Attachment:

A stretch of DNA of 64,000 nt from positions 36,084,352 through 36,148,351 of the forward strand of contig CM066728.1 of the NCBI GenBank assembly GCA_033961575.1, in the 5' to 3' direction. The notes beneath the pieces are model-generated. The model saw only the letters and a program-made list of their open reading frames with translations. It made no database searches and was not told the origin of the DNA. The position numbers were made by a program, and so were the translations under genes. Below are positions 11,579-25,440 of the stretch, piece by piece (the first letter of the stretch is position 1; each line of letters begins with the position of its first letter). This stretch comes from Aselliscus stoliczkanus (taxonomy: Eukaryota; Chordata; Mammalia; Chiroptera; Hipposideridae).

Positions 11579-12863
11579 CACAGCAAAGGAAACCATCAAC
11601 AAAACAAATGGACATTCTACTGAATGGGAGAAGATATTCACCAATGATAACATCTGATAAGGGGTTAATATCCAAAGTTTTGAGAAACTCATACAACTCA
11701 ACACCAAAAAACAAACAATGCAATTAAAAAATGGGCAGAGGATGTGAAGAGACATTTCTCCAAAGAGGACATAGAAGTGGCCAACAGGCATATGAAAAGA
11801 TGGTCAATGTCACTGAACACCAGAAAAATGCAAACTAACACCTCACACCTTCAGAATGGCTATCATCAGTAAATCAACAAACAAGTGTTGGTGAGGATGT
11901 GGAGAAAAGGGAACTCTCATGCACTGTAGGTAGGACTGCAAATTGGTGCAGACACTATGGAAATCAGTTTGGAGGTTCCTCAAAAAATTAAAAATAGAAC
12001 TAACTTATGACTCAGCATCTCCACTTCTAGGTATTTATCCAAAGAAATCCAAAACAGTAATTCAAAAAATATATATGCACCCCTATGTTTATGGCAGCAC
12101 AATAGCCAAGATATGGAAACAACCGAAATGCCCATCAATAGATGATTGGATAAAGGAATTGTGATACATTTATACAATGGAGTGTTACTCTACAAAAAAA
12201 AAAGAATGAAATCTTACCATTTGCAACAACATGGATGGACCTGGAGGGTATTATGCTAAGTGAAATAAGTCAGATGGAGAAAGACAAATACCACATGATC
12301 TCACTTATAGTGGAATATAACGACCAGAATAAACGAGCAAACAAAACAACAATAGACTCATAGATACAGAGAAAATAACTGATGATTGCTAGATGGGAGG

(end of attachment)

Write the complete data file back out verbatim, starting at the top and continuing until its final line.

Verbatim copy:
A stretch of DNA of 64,000 nt from positions 36,084,352 through 36,148,351 of the forward strand of contig CM066728.1 of the NCBI GenBank assembly GCA_033961575.1, in the 5' to 3' direction. The notes beneath the pieces are model-generated. The model saw only the letters and a program-made list of their open reading frames with translations. It made no database searches and was not told the origin of the DNA. The position numbers were made by a program, and so were the translations under genes. Below are positions 11,579-25,440 of the stretch, piece by piece (the first letter of the stretch is position 1; each line of letters begins with the position of its first letter). This stretch comes from Aselliscus stoliczkanus (taxonomy: Eukaryota; Chordata; Mammalia; Chiroptera; Hipposideridae).

Positions 11579-12863
11579 CACAGCAAAGGAAACCATCAAC
11601 AAAACAAATGGACATTCTACTGAATGGGAGAAGATATTCACCAATGATAACATCTGATAAGGGGTTAATATCCAAAGTTTTGAGAAACTCATACAACTCA
11701 ACACCAAAAAACAAACAATGCAATTAAAAAATGGGCAGAGGATGTGAAGAGACATTTCTCCAAAGAGGACATAGAAGTGGCCAACAGGCATATGAAAAGA
11801 TGGTCAATGTCACTGAACACCAGAAAAATGCAAACTAACACCTCACACCTTCAGAATGGCTATCATCAGTAAATCAACAAACAAGTGTTGGTGAGGATGT
11901 GGAGAAAAGGGAACTCTCATGCACTGTAGGTAGGACTGCAAATTGGTGCAGACACTATGGAAATCAGTTTGGAGGTTCCTCAAAAAATTAAAAATAGAAC
12001 TAACTTATGACTCAGCATCTCCACTTCTAGGTATTTATCCAAAGAAATCCAAAACAGTAATTCAAAAAATATATATGCACCCCTATGTTTATGGCAGCAC
12101 AATAGCCAAGATATGGAAACAACCGAAATGCCCATCAATAGATGATTGGATAAAGGAATTGTGATACATTTATACAATGGAGTGTTACTCTACAAAAAAA
12201 AAAGAATGAAATCTTACCATTTGCAACAACATGGATGGACCTGGAGGGTATTATGCTAAGTGAAATAAGTCAGATGGAGAAAGACAAATACCACATGATC
12301 TCACTTATAGTGGAATATAACGACCAGAATAAACGAGCAAACAAAACAACAATAGACTCATAGATACAGAGAAAATAACTGATGATTGCTAGATGGGAGG